In the 12 weeks leading up to Donald Trump’s first State of the Union — or State of the “Uniom,” as it were — one group of people shared significantly more fake news stories than any other. The culprits? “Ultra-rightwing conservatives,” according to a forthcoming study from the University of Oxford’s Internet Institute summarized today in the Financial Times. The study looked at 14,000 Twitter users and over 45,000 Facebook pages.
So how much is “significantly more?” The superconservative group shared more fake news stories than every other group — the study consisted of 13 groups — of internet users combined, FT reports. Users on the opposite end of the political spectrum — users on the farthest left — were also guilty of sharing fake news, though not in such large quantities as their conservative counterparts. “On Facebook, the hard conservative group shared links to more than 90 per cent of the sites identified by the researchers as sources of ‘propaganda and ideologically extreme, hyper-partisan and conspiratorial political information,’” FT notes.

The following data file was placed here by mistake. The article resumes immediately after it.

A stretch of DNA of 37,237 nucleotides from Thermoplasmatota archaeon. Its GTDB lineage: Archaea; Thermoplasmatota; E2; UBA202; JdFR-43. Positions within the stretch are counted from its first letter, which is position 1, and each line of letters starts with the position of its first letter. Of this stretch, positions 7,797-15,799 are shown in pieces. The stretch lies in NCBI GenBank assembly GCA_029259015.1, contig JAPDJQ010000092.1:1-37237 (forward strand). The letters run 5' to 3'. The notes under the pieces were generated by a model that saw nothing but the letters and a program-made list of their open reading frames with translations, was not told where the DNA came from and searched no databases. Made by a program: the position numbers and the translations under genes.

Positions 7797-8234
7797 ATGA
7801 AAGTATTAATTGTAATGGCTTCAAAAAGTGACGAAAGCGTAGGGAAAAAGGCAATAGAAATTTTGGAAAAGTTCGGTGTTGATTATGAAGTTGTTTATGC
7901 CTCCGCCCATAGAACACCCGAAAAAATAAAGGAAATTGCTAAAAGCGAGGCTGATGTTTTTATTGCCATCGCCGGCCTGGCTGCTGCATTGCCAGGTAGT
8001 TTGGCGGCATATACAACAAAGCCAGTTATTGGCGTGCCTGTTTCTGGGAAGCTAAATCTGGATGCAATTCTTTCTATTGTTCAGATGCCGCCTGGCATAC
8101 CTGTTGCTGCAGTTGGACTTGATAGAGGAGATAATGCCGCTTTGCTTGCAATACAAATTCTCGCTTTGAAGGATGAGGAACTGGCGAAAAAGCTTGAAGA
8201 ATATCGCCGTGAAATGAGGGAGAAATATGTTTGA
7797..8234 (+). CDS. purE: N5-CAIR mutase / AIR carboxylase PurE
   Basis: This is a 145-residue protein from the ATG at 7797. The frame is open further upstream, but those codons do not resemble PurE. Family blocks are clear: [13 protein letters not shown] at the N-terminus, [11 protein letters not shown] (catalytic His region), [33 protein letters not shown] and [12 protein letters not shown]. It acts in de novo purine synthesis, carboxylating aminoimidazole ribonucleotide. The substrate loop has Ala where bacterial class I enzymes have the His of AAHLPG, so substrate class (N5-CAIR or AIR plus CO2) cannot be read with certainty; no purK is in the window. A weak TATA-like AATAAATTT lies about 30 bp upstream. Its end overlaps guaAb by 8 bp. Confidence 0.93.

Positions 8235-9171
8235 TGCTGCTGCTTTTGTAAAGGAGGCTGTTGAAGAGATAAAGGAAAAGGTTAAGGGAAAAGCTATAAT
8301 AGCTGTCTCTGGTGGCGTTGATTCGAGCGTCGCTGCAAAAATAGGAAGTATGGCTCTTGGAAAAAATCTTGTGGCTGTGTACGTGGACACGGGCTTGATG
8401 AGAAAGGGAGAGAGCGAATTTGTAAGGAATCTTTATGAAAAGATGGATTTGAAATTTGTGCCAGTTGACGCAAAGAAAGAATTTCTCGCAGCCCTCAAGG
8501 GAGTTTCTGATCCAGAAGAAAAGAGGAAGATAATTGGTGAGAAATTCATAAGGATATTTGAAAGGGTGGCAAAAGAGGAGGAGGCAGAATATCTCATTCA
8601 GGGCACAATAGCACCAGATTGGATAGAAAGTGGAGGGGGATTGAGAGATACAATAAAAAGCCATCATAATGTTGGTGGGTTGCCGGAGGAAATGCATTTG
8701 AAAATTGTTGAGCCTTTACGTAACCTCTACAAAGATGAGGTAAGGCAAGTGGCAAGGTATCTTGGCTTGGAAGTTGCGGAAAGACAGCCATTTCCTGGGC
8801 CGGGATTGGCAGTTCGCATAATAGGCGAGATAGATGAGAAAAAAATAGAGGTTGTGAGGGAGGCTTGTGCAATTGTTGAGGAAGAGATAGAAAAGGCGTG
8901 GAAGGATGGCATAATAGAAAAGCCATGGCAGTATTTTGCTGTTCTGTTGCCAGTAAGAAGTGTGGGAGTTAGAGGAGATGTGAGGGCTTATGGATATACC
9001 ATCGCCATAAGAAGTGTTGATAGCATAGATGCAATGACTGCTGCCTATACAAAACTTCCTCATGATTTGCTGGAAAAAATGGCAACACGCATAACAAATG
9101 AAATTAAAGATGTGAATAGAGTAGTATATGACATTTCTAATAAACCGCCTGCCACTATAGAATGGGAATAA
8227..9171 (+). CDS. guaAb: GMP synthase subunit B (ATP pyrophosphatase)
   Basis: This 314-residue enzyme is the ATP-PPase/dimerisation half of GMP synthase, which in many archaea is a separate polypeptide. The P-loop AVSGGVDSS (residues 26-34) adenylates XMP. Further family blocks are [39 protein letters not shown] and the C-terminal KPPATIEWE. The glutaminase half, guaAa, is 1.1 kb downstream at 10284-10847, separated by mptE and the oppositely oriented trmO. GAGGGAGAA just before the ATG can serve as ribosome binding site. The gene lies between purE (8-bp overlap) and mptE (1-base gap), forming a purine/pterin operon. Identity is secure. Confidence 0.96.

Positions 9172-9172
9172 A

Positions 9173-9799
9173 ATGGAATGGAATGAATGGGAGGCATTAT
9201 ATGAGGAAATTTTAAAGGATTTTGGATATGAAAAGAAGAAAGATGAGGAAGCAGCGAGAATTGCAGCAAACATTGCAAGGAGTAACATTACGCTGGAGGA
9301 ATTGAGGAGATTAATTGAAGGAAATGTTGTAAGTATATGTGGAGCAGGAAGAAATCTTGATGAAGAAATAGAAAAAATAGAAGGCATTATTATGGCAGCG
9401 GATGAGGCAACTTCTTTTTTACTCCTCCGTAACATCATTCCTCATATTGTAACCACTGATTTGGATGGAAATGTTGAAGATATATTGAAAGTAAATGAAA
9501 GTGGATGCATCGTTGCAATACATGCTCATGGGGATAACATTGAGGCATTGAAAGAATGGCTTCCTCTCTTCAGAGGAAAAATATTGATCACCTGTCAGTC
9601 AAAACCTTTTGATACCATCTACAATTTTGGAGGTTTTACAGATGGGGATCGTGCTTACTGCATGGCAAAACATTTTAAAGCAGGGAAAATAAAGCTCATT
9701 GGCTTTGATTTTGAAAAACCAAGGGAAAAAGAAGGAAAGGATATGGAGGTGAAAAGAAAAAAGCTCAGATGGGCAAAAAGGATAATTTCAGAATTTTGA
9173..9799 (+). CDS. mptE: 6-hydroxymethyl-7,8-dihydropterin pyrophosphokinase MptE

Clearly, the fake-news problem didn’t go away after the election. Which, in case you’d forgotten already because that was a zillion lifetimes ago, involved 150 million Americans seeing bogus Facebook ads purchased by Russian actors. In the ten weeks leading up to the election, nearly 700,000 people retweeted Russian propaganda. (Twitter has since emailed those users letting them know.) To avoid adding to the noise, here’s a handy guide to “fake, false, regularly misleading, and otherwise questionable ‘news’ organizations” that might be worth a visit before the next time you click “share.”